Charting the Rise of Conversational AI

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This post is the latest in our “Beyond the Screen” series. It will be an editorial focus for the month of February, and you can see the rest of the series here

The days when marketers believed nothing could replace human-to-human interactions are gone. As brands move their marketing strategies beyond the screen, one of the primary areas of investment is conversational AI.

Conversational AI is a broad term used to describe technologies that automate conversations and personalize customer experiences. With the right systems in place, brands are able to understand, process, and actually respond to voice inputs in a natural way. While voice assistants, chatbots, and messaging services like WhatsApp, Kik, and Facebook Messenger can all be harnessed in a conversational AI strategy, virtual assistants like Amazon’s Alexa and Apple’s Siri represent the cutting edge of the category for brand marketers today.

“Virtual assistants offer the greatest benefit for humans when they can understand, respond, and act quickly and accurately to questions and requests for help,” says Jonathan Patrizio, principal solutions architect at the digital consultancy Mobiquity.

Patrizio has built voice integrations for some of the world’s biggest brands, including Nestle and Butterball, and he has seen first-hand the pain points that thought-out voice-user interfaces can solve. He’s also been up close as brands made the kind of strategy errors that cost millions to overcome.

“We are at the relative infancy of conversational AI systems, and they are gaining in both popularity and maturity, as they gradually improve in how human-like they can handle our everyday needs,” Patrizio says.

The biggest mistake Patrizio sees brands making when it comes to voice is not having a defined strategy from the get-go. In his experience, brands that develop a voice strategy typically do much better than those that simply build singular experiences in voice.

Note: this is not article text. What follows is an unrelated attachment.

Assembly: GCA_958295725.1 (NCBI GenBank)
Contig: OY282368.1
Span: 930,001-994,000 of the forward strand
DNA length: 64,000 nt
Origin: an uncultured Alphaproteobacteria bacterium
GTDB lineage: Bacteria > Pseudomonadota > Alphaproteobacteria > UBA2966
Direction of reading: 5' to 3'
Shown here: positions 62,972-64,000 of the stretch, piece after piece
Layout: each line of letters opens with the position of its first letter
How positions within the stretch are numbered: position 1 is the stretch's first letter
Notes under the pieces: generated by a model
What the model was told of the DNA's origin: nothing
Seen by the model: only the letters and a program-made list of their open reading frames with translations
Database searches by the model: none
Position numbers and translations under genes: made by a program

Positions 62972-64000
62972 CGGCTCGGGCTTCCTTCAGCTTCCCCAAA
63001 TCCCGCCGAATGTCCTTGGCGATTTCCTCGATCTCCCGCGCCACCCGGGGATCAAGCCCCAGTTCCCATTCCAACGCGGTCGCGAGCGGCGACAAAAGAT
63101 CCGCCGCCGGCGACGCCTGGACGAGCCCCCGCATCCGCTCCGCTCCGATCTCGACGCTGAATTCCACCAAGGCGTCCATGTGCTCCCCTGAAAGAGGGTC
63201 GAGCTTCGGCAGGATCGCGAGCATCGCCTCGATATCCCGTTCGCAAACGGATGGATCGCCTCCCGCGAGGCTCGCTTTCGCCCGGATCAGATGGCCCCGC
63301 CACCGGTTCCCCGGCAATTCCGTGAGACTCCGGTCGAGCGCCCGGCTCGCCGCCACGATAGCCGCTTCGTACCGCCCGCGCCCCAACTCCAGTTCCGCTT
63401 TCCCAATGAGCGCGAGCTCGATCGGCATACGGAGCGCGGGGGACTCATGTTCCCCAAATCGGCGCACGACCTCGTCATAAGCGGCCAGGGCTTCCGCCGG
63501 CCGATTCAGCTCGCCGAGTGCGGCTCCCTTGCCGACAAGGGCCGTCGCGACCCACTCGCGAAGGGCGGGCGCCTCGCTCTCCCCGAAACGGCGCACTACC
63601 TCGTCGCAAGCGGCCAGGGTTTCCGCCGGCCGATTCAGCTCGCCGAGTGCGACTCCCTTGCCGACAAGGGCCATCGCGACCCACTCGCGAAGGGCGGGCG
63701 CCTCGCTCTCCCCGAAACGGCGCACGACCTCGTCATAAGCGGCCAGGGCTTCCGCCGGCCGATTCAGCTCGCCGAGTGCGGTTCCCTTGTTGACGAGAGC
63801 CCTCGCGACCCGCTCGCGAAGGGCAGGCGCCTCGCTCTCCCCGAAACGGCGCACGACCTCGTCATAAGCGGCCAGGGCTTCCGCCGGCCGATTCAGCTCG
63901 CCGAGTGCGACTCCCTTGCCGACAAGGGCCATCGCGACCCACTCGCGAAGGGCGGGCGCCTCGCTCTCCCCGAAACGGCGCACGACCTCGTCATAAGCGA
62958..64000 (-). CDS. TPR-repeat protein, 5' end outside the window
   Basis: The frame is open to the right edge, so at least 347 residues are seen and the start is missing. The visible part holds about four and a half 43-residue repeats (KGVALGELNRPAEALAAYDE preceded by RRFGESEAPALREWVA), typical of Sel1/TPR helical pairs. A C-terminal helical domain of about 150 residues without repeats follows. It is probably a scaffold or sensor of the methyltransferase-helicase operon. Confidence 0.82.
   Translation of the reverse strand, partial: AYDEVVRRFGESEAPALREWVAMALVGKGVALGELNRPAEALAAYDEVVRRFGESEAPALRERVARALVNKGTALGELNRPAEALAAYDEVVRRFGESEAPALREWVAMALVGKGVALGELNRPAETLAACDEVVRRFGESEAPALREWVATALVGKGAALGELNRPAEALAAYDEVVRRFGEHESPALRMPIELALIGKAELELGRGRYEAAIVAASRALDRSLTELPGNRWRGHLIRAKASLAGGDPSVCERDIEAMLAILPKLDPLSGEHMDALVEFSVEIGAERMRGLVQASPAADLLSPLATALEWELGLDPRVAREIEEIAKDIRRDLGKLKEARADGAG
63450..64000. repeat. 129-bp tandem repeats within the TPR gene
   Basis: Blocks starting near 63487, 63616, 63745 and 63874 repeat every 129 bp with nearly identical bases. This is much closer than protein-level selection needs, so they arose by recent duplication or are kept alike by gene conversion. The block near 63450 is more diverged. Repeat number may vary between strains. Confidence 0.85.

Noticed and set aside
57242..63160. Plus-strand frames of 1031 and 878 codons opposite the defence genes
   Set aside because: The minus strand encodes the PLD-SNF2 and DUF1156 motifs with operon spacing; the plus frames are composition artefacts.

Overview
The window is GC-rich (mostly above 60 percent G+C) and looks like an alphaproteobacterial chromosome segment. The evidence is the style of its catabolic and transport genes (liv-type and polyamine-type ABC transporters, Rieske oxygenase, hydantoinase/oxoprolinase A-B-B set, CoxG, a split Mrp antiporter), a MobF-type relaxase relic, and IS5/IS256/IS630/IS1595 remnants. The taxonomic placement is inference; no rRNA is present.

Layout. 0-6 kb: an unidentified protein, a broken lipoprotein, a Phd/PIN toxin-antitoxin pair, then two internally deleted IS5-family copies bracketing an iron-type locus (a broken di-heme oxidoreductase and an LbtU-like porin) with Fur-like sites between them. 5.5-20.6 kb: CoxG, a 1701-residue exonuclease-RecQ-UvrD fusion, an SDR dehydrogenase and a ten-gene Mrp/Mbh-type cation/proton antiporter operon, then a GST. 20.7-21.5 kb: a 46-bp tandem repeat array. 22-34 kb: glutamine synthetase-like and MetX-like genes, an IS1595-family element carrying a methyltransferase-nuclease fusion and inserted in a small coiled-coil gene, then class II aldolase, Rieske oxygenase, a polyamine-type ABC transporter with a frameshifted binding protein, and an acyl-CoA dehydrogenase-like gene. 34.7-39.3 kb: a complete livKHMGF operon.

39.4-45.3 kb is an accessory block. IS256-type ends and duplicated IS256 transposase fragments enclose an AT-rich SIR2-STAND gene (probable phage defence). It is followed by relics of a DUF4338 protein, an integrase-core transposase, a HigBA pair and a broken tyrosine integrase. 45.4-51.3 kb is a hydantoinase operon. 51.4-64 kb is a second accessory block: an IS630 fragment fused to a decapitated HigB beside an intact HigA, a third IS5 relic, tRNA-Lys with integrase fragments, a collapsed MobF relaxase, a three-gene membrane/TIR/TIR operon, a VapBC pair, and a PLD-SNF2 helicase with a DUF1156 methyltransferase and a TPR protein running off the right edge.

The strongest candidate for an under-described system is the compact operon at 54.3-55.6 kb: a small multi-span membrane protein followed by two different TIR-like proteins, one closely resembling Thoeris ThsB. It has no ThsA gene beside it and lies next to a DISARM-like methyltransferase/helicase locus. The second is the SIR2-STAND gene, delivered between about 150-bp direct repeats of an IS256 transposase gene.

With many consumers—and young people, in particular—already using conversational AI platforms like Amazon’s Alexa in place of email and face-to-face conversations, the time is right for brands to move further into adoption.

In the coming year, Patrizio expects to see more brands using voice-user interfaces to allow the physically challenged to perform tasks. Brands will also use conversational AI to cut through the typical navigation hassles associated with mobile apps and online websites, and to give users access to their products when they cannot easily use their hands. For example, brands could use voice-user interfaces and conversational AI to provide information to consumers while they’re driving, cooking, or in some industries, while they’re doing remote work in the field.

The most forward-thinking brands will rely on conversational AI to build direct relationships with their customers and gain better insights into what they need. The best interactions will feel natural, personalized, engaging, empathetic, trustworthy, and fun.

“CPG brands, news distribution, retailers, [and] financial institutions should be thinking about how they can more directly connect with their consumers where typically they might have a less direct relationship with their end users,” Patrizio says.

The next step in the rise of conversational AI will be for brands to develop trust with consumers when transacting over voice. Having the ability to authenticate users—for example, through biometrics that balance security with minimal friction—is one building block of that trust. Finding ways to pair voice with visual screen experiences is another.

“Companies are hungry to complement sales of their products or services in this new channel. As we have seen in other digital channels, it can take a while for users to truly trust in a channel before they’ll conduct transactions and commerce,” Patrizio says. “Conversational AI is continually improving, but it needs to support an even more human-like interaction where people feel that they are fully understood [and are] comfortable making purchases securely.”

Stephanie Miles is a senior editor at Street Fight.Rainbow over Montclair

Stephanie Miles is a journalist who covers personal finance, technology, and real estate. As Street Fight’s senior editor, she is particularly interested in how local merchants and national brands are utilizing hyperlocal technology to reach consumers. She has written for FHM, the Daily News, Working World, Gawker, Cityfile, and Recessionwire.